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15. ágúst 2018 Umhverfis- og auðlindaráðuneytið

Ávarp umhverfis- og auðlindaráðherra á nærrænni ráðstefnu, Náttúra og garðar 2018

Dear guests,

I am thankful for the opportunity to address this conference of Parks and Nature which is one example of fruitful cooperation of the Nordic countries.
Browsing through the program of this conference I see a great variety of interesting topics concerning land and nature and urban environments and recreational areas, from all the Nordic countries. Focusing on the co-existence of man and nature and how to respond to natural crisis is important in today´s environmental discourse. You will be looking at how human behavior adversely affects our environments, how this can be countered or dealt with and how tourism is contributing to these impacts. On the agenda is also focus on green spaces in urban environments and how environmental sustainability can be increased/enhanced.

It is clear from the program that here you want to address the contemporary challenges of human kind of which many are directly linked with the interaction of man and nature. Nature is under a lot of stress due to the impact of our actions. Our obligation is to show responsibility by protecting nature and strive to limit our negative impact.

It is of great importance to coordinate efforts for encouraging and enhancing positive impact of our actions. This applies to the many challenges we face and you touch upon here during the conference; health, climate change, biological diversity, soil protection and landscapes. I wish to mention a few undertakings that I have initiated or am about to initiate, that touch upon these issues.

First, the government has decided to protect the central highland of Iceland as a national park. This will most likely become Europe´s largest national park. The area is renowned for it´s interplay between fire and ice, resulting in extraordinary geological phenomena. It is known for it´s open and wide landscapes, wilderness areas and as many of us know - it is a place where you feel far away from the stress of the city life.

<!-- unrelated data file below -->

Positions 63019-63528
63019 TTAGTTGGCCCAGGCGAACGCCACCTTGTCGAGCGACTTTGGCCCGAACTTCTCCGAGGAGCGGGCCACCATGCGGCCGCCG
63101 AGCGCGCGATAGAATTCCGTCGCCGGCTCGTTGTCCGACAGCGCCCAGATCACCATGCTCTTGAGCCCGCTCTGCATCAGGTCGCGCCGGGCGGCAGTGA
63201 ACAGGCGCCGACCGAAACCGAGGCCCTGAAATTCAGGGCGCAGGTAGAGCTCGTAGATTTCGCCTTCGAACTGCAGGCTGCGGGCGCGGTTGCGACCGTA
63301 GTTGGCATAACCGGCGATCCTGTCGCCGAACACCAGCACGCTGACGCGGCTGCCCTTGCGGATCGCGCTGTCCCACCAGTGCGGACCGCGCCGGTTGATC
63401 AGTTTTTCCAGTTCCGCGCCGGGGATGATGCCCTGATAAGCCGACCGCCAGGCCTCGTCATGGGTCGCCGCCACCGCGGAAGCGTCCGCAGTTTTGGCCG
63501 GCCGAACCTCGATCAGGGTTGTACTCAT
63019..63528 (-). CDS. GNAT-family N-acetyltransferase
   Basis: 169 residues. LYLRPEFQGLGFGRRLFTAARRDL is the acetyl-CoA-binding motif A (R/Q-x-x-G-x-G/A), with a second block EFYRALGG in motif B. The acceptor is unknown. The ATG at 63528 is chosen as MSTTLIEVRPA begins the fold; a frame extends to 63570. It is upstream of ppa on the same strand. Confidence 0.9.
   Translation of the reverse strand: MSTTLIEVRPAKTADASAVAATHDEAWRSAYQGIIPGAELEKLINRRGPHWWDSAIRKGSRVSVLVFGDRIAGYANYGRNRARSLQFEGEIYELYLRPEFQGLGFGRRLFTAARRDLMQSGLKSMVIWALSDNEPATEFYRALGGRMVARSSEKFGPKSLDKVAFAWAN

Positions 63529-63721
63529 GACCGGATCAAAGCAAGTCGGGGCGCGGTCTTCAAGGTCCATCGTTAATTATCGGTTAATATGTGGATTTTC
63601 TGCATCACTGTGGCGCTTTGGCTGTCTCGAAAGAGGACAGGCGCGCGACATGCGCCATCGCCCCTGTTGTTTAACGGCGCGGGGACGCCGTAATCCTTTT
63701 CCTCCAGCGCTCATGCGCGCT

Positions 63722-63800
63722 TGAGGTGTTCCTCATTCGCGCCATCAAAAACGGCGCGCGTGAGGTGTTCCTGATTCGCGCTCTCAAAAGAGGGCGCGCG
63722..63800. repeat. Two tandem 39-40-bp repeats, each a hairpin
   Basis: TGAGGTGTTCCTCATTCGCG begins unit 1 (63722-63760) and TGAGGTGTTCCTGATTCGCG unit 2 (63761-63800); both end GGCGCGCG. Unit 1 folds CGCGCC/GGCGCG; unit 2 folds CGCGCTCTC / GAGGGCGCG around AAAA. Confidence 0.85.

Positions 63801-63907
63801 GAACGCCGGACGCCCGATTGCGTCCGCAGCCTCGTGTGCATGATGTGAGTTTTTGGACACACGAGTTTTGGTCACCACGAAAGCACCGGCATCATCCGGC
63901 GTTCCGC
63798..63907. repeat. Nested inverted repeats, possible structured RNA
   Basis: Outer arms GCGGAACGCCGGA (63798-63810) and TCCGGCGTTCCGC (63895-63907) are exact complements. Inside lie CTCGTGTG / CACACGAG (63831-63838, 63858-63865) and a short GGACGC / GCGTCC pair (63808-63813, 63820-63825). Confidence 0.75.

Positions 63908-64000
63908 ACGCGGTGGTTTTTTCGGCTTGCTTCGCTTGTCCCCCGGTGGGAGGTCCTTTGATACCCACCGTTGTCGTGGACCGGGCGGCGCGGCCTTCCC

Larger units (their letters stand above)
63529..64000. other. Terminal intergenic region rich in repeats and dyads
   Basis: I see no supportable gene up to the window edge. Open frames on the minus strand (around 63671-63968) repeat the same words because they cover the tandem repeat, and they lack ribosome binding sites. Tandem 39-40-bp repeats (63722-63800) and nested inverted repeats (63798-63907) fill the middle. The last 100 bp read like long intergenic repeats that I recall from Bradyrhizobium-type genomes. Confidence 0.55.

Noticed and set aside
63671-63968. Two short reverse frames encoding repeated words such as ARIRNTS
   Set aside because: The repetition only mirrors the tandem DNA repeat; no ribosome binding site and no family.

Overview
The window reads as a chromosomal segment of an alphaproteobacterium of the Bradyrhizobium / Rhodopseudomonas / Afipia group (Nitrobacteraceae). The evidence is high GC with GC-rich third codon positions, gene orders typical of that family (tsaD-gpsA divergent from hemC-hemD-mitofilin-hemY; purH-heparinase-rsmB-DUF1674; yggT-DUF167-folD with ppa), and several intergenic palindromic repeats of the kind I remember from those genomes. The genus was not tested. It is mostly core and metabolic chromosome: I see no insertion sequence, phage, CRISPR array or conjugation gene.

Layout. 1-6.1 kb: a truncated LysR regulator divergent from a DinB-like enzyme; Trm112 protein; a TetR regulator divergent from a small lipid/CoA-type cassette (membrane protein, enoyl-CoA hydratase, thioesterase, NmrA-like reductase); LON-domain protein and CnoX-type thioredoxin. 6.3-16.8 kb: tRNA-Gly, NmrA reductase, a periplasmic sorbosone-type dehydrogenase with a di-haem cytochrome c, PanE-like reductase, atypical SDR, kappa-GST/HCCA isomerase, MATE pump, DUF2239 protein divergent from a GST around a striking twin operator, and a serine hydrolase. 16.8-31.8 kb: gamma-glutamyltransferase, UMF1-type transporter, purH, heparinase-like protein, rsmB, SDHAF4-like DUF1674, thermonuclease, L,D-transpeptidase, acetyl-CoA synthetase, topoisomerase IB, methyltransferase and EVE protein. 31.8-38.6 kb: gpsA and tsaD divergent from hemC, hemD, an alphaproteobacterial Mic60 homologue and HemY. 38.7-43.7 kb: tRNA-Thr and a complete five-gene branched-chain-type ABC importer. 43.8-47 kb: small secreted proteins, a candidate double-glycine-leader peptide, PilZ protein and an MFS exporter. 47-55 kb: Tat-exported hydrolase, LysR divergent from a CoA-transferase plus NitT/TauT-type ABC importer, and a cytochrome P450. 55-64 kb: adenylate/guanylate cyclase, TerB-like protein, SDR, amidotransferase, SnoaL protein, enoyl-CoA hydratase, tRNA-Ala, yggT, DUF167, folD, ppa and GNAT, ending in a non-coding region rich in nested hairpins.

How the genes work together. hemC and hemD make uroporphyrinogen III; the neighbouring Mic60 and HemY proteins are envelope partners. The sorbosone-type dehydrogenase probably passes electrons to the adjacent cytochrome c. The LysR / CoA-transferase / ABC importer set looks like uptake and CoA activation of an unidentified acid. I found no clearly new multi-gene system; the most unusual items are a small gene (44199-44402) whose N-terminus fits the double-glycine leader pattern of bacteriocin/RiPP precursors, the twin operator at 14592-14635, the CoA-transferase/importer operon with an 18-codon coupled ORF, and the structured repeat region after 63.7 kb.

Second, I have commenced further development of the current national planning policy for Iceland, to coordinate and stress that physical planning for municipalities and regions takes the challenges of climate change, protection of landscapes and human health and well-being into consideration. This is of great importance since physical planning is a key policy instrument which demands the input and participation of the public. It is therefore a component of our democracy.

I want to highlight one of the three issues mentioned, human health and well-being, since urban planning seems to get quite some space in your program. There is growing awareness and knowledge regarding the impact of the built environment on human health, both mental and physical. This concerns the access to public spaces, green areas and natural areas, and access for pedestrians and cyclists in their daily lives. And of course, air and water quality need to be monitored closely and we must use sustainable solutions to provide healthy environment. Physical planning addresses these components of our environment and we must be aware of the impact these plans, and their implementation can have on human health and well-being. This is therefore, one of the emphasis I have put forward in further developing our national planning policy. I also urge you, the vital people in your communities, to be vocal about these things and to promote good action which can improve the environment in your communities with regard to the impact on human health.

Third, and related to the second one, is increased emphasis on public participation and early participation of the public in order to increase their influence on decision making. In this regard, I will from next year increase the operational grants provided for environmental NGOs by the government. Also, I have put forward a draft plan for strengthening the implementation of the Aarhus Convention in Iceland, including finding ways to increase early participation of the public. As an example of this in praxis, yesterday the ministry held a brainstorming session with various stakeholders on what a new legislation on environmental impact assessment should entail.

Fourth, I wish to mention land reclamation and restoration of denuded areas. I see from your program that you will take a look at this with your own eyes, and believe me, Icelanders are quite good at organizing field trips. As part of increased funding for climate issues, the government now plans to increase restoration efforts, including wetland restoration, heathland and grassland restoration and afforestation. Here, I also expect increased efforts by the public to part take in these undertakings.

Finally, I want to mention that I intend to revisit the national policy on biodiversity from 2008 and the action plan from 2010. I find this important, both in relation to increased funding for land reclamation efforts as well as for protected areas.

Since I took seat in the Icelandic government, further conservation of nature has been my top priority. This applies to further conservation of landscapes, wilderness, geologic heritage and biological diversity. This effort will strengthen the foundation for Iceland’s biggest industry, tourism, which is largely based on utilizing Icelandic nature.

Again, I am thankful for the opportunity to address this conference. I wish you a fruitful discussion and pleasant field trips to enjoy the Icelandic nature. Thank you.


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